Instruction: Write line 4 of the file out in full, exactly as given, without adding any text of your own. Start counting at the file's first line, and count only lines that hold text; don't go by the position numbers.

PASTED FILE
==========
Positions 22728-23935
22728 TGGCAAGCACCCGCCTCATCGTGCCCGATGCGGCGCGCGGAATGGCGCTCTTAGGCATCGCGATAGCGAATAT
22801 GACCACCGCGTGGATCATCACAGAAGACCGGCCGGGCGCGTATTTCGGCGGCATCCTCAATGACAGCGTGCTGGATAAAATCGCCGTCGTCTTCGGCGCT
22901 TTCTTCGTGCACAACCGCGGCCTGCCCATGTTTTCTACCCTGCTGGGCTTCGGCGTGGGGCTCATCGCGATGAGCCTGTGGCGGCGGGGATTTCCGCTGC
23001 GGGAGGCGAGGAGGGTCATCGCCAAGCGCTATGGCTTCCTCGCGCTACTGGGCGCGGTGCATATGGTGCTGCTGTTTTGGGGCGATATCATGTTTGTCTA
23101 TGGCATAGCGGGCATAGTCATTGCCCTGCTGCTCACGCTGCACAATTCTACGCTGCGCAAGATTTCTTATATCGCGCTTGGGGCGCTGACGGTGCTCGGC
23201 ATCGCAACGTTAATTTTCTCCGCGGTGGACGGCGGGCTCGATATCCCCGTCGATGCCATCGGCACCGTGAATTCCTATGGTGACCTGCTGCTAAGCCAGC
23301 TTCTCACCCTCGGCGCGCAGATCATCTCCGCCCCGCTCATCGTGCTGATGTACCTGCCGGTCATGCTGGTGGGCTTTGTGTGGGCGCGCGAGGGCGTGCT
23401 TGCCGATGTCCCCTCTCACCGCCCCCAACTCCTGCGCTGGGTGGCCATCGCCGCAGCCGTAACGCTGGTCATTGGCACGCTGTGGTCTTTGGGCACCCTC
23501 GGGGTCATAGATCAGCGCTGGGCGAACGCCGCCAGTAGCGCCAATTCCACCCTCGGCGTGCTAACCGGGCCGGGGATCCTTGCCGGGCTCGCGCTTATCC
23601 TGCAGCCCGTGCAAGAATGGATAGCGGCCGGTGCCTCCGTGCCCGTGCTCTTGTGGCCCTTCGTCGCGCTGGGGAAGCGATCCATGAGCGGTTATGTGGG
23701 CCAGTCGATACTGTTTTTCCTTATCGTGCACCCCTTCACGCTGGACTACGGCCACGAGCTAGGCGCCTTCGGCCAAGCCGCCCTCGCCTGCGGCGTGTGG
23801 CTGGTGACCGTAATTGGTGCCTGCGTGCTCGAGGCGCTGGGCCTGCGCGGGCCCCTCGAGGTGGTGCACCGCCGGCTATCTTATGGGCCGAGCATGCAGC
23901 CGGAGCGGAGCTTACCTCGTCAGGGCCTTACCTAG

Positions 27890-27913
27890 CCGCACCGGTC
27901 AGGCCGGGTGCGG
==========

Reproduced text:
22901 TTCTTCGTGCACAACCGCGGCCTGCCCATGTTTTCTACCCTGCTGGGCTTCGGCGTGGGGCTCATCGCGATGAGCCTGTGGCGGCGGGGATTTCCGCTGC